This post originally appeared on July 7, 2010 on BetterProjects.net.
Al Pacino is a great actor. In 1992, he played a blind colonel in the movie Scent of a Woman. I won’t go into the plot details, namely because I’ve never seen the whole movie, but there is one scene that I have seen. Al’s character takes a Ferrari for a drive, which isn’t a big deal until you remember, the character is blind.
So what does that have to do with business analysis? Consider this article that popped into my news reader this morning about a new, nonvisual interface for driving a car. Now, stop for a moment and imagine yourself on the university research team who came up with the idea. How do you go about eliciting requirements for such a project?
It occurs to me that most of the work done by business analysts in some way involves sight. Sure, we occasionally toss in a requirement for an audible queue or some tactile response, but when was the last time any of us, outside of a few disciplines, worked primarily on a nonvisual project? Even if you’re working on data interfaces or ETL, you still likely drew up an ERD and made something that was primarily a function into a visual representation.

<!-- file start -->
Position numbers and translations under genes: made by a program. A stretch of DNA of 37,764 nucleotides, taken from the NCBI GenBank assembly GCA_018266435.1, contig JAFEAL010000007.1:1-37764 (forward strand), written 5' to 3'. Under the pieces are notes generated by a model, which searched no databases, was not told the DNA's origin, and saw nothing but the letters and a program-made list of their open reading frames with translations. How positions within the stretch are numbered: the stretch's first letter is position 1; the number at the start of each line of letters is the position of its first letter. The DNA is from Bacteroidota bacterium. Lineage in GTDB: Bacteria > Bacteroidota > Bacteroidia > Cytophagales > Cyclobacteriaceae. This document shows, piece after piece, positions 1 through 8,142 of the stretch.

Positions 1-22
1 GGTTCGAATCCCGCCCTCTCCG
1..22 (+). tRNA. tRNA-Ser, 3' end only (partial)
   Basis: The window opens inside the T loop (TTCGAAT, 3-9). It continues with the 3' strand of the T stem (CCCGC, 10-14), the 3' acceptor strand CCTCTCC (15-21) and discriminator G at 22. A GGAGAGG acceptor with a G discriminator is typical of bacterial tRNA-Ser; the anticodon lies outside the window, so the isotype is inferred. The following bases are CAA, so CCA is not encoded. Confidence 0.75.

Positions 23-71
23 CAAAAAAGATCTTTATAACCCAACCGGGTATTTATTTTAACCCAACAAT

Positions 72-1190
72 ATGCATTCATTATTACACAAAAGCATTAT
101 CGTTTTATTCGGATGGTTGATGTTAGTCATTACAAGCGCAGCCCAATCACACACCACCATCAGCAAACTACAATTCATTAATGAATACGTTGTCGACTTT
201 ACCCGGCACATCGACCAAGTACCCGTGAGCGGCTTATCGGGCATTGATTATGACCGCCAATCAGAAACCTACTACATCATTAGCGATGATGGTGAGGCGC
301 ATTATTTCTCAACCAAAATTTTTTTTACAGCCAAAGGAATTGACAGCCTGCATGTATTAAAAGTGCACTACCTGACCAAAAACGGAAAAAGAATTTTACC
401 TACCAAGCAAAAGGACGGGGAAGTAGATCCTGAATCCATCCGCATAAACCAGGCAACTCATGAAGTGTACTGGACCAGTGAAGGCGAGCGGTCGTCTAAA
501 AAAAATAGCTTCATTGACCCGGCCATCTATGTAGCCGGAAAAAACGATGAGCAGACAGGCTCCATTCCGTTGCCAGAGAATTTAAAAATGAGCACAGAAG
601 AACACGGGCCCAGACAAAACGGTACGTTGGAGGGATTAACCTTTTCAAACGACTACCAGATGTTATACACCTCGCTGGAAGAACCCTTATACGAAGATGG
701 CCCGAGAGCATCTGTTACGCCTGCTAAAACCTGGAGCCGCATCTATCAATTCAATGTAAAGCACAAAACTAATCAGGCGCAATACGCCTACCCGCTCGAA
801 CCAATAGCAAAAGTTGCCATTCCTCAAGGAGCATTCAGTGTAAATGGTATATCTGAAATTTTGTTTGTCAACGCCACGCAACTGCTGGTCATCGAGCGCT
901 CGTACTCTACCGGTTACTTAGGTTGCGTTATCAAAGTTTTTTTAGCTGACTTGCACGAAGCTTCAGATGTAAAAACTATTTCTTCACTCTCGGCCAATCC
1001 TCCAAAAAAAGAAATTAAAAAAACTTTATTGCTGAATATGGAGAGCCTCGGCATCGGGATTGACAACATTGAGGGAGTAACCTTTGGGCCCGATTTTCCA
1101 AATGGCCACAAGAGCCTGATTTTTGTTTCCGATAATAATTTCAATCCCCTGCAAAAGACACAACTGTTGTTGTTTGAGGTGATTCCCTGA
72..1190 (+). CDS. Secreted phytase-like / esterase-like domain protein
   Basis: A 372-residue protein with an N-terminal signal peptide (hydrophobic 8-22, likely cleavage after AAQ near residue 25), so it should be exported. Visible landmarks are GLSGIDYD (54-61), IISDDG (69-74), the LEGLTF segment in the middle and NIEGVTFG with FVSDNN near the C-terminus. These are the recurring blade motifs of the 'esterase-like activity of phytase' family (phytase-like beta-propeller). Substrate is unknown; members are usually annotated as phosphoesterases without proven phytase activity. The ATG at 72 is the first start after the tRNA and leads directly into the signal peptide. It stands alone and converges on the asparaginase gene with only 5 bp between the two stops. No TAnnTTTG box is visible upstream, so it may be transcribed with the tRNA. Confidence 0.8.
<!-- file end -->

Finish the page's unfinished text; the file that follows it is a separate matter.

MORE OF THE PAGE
So how would an ERD sound or feel? What if we made all of our screen mockups using elevation relief mapping techniques so that blind people could get an idea of what our screens looked like? How would these thoughts change the way we work?
Its good to think about these questions, even if they do seem a bit silly, if for no other reason than they allow us yet another viewpoint of the work we do. Consider that relief map idea… if we’re making mockups to help draw requirements from our stakeholders, what needs to be the focal point of our diagrams? The submit button? Specific data entry elements? Or is it the way the entire page leads our eye to one area that the user needs to see? If we consider the high points on the map to be the important information and it is surrounded by low points, does this make sense in drawing the user’s attention to that spot? Maybe, maybe not, but if we consider all elements of the page as ‘flat’ because they’re on a screen, we’re probably not helping the user to understand what elements are more important.
So what about you? What are some 'crazy’ viewpoints you’ve brought into your project lately?
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